Trivia: Lisbon

Posted by Iris Hami

Apr 21, 2014 12:05:15 PM

Some Trivia about Lisbon

Miradouro de Santa Caterina lisbon portugal travel vacationMiradouro de Santa Caterina
(By Andrea Puggioni [CC BY 2.0], via flickr)

Nothing makes a trip to a new location more fun than searching out trivia to learn about your new location and then exploring the region when you arrive to learn more. In that vein, here are ten interesting facts about Lisbon’s past and present. Click the + signs to reveal the information!

[spoiler title="Lisbon is older than Rome. " open="yes" style="fancy" icon="plus-square-1"]

, via Wikipedia
Archaeologists have shown that there may have been a Phoenician settlement in the area now known as Lisbon, as early as 1200 BC. In fact, it is theorized that the origin of the name Lisbon comes from “Allis Ubbo” which means “safe harbor” in Phoenician due to the proximity of the River Tagus and the transport possibilities it offered. [/spoiler]

[spoiler title="Lisbon was almost destroyed on Nov. 1, 1755..." style="fancy" icon="plus-square-1"]when an 8.9 magnitude earthquake struck. (Strong enough that it was felt in Scotland!) The quake killed more than 40,000 people and almost destroyed the city of Lisbon. According to Scientific American, the tremors began about 9:30 a.m., and the first building collapsed by 9:40 a.m. As if that wasn’t enough, a 12 meter tsunami washed over the city at 10:10 a.m., and by the end of the day, 75 percent of the city was in ruins.[/spoiler]

[spoiler title="Pack your sunscreen and swimsuits because..." style="fancy" icon="plus-square-1"]Lisbon sees approximately 260 days of sunny weather every year, and is one of the only European capital be have beaches in close proximity.[/spoiler]

[spoiler title="The oldest district in Lisbon is..." open="yes" style="fancy" icon="plus-square-1"]

Alfama, meaning fountain or baths in Arabic, and one of the only ones that survived the earthquake in 1755. During Muslim Rule, the rich and noble frequented the area to utilize the local waters for its restorative properties. When the rich moved out during the Middle Ages, sailors and fishermen moved in. They channeled the local waters into public fountains which functioned as public baths. Although none of the baths are in use, you can still spot some of them such as Chafariz d'El-Rei.[/spoiler]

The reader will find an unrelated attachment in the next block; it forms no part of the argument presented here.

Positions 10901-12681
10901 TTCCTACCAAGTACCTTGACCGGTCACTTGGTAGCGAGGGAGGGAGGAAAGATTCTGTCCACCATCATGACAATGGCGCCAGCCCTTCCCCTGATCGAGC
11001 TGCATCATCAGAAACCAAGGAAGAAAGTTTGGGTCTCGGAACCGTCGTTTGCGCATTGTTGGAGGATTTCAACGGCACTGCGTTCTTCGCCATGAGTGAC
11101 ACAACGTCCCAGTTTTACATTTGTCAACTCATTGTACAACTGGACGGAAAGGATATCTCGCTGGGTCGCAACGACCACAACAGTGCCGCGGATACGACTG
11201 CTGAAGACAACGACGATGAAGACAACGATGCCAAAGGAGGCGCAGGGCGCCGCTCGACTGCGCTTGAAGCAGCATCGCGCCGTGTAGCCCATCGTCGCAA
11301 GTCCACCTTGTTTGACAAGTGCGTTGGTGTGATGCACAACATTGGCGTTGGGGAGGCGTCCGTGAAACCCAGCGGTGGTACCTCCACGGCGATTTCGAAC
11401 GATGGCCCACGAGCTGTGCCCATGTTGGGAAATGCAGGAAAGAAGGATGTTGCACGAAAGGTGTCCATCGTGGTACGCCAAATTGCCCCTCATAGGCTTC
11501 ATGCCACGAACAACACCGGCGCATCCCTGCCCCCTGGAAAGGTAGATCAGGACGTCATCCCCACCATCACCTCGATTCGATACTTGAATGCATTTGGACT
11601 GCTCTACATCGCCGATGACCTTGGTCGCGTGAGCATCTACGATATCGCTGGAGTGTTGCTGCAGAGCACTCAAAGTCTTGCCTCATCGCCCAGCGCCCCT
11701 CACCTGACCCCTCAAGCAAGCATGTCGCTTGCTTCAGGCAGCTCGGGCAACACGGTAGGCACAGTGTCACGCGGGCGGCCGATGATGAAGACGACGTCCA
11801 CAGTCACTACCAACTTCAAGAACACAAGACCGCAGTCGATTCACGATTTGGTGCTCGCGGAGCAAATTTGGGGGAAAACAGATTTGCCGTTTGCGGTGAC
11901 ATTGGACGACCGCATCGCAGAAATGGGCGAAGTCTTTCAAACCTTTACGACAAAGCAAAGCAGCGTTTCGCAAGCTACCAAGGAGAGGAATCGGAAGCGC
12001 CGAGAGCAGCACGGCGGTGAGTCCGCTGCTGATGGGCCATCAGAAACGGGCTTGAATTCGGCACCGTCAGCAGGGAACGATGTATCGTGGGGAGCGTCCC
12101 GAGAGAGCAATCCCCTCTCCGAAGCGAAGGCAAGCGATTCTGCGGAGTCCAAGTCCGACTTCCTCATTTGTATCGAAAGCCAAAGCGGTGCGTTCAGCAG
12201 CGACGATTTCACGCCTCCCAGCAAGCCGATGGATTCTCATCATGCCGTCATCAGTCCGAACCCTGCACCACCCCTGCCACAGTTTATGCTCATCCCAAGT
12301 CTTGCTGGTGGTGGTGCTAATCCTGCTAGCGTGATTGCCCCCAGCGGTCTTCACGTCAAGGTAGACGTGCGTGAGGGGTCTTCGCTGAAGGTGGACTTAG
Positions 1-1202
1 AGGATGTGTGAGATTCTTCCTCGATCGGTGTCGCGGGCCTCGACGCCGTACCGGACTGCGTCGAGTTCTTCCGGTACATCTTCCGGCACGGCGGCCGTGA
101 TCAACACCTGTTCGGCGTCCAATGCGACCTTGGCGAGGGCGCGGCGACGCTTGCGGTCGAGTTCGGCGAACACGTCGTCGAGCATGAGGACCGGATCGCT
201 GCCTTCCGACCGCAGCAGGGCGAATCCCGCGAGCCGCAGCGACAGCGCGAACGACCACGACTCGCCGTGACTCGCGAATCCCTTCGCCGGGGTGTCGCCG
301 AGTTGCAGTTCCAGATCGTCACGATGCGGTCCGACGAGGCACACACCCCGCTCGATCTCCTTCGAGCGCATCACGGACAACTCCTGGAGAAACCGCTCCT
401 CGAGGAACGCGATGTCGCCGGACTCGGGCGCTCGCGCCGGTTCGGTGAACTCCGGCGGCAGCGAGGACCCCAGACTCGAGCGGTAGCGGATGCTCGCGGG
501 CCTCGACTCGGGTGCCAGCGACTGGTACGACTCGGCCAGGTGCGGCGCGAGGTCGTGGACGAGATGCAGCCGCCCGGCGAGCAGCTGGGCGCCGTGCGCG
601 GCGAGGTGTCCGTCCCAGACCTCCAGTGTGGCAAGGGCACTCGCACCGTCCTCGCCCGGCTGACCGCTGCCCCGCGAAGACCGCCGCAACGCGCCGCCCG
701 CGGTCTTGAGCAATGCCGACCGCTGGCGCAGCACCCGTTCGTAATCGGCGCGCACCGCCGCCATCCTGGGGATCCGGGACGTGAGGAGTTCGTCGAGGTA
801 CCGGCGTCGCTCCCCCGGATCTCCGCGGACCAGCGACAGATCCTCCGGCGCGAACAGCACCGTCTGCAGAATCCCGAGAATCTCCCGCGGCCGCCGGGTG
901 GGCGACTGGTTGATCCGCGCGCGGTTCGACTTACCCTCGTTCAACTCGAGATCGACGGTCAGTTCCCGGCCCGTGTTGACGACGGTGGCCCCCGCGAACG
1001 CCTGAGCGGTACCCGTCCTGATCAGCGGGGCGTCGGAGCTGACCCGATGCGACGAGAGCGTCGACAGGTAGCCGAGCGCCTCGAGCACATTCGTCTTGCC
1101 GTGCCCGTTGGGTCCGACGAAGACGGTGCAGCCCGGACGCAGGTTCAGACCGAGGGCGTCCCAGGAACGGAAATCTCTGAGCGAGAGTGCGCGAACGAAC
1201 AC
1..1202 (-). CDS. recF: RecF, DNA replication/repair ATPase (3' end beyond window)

[spoiler title="The longest bridge in Lisbon is..." style="fancy" icon="plus-square-1"]the Vasco da Gama Bridge. This 17 km (11 mile) long bridge took 18 months to construct. It is as long as the road-rail tunnel-bridge that links Denmark and Sweden. Cost for construction was $1 million in U.S. dollars.[/spoiler]

[spoiler title="Hidden gallery beneath Lisbon's Streets" style="fancy" icon="plus-square-1"]A Roman underworld lies beneath Lisbon’s streets – the access is at the top of Rua de Coneaio. There are corridors, bridges, rooms and galleries hidden under the shopping district of Lisbon.[/spoiler]

[spoiler title="The church that holds a record for Longest Construction Time in the World for a Church is..." open="yes"  style="fancy" icon="plus-square-1"]

, via Wikipedia
The Santa Engracia Church. Construction started in the 17th century and the last dome was put into place in 1966. Word is that the current Santa Engracia Church stands where a 16th century church was destroyed and rebuilt. It took several hundred years to complete the rebuilding process.[/spoiler]

[spoiler title="Locals are called..." style="fancy" icon="plus-square-1"]“Afacinhas” which means “little lettuce.” This association began in the 19th century when residents would meet for lunch at vegetable gardens outside the city and enjoy large salads together.[/spoiler]

[spoiler title="Lisbon and the Seven Hills" style="fancy" icon="plus-square-1"]Lisbon is built on seven hills. Those are the Castelo, Graca, Monte, Penha de Franca, S. Pedro de Alcantara, Santa Catarina and Estrela.[/spoiler]

[spoiler title="What do vinegar-makers, wine-makers, and Lisbon have in common? " style="fancy" icon="plus-square-1"]

, via flickr
They share the same patron saint, Saint Vincent which attributes to the black and white tones of Lisbon’s streets.[/spoiler]

Do these trivia about Lisbon make it more interesting? We sure hope so! In a city as old as Lisbon, there is bound to be plenty of history and wonders for travelers to discover and share. Whether you want to explore Jewish Heritage in Portugal, have specific sites to see in Lisbon, or just want to get lost in a new culture, Gil Travel can help you plan your getaway. Contact Gil Travel today to get your perfect trip started.

Topics: Culture and Heritage, Facts about Israel, Israel Travel, Jewish Heritage, World Travel